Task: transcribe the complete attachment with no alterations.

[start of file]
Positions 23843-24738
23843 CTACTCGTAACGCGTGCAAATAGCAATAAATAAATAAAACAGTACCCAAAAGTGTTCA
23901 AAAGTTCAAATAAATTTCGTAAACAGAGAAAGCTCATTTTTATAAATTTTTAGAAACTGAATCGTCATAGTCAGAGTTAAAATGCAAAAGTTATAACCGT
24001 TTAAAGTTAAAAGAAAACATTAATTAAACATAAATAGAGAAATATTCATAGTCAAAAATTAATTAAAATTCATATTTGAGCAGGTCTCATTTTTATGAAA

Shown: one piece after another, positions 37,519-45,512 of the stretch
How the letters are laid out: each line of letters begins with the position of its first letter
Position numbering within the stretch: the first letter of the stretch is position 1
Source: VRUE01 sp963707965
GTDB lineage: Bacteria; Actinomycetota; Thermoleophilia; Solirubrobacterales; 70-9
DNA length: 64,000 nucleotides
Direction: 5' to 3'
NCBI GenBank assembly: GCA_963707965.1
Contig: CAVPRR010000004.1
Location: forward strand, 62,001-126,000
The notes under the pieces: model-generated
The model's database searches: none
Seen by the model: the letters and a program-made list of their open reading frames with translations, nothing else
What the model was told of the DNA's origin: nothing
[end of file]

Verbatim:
Positions 23843-24738
23843 CTACTCGTAACGCGTGCAAATAGCAATAAATAAATAAAACAGTACCCAAAAGTGTTCA
23901 AAAGTTCAAATAAATTTCGTAAACAGAGAAAGCTCATTTTTATAAATTTTTAGAAACTGAATCGTCATAGTCAGAGTTAAAATGCAAAAGTTATAACCGT
24001 TTAAAGTTAAAAGAAAACATTAATTAAACATAAATAGAGAAATATTCATAGTCAAAAATTAATTAAAATTCATATTTGAGCAGGTCTCATTTTTATGAAA

Shown: one piece after another, positions 37,519-45,512 of the stretch
How the letters are laid out: each line of letters begins with the position of its first letter
Position numbering within the stretch: the first letter of the stretch is position 1
Source: VRUE01 sp963707965
GTDB lineage: Bacteria; Actinomycetota; Thermoleophilia; Solirubrobacterales; 70-9
DNA length: 64,000 nucleotides
Direction: 5' to 3'
NCBI GenBank assembly: GCA_963707965.1
Contig: CAVPRR010000004.1
Location: forward strand, 62,001-126,000
The notes under the pieces: model-generated
The model's database searches: none
Seen by the model: the letters and a program-made list of their open reading frames with translations, nothing else
What the model was told of the DNA's origin: nothing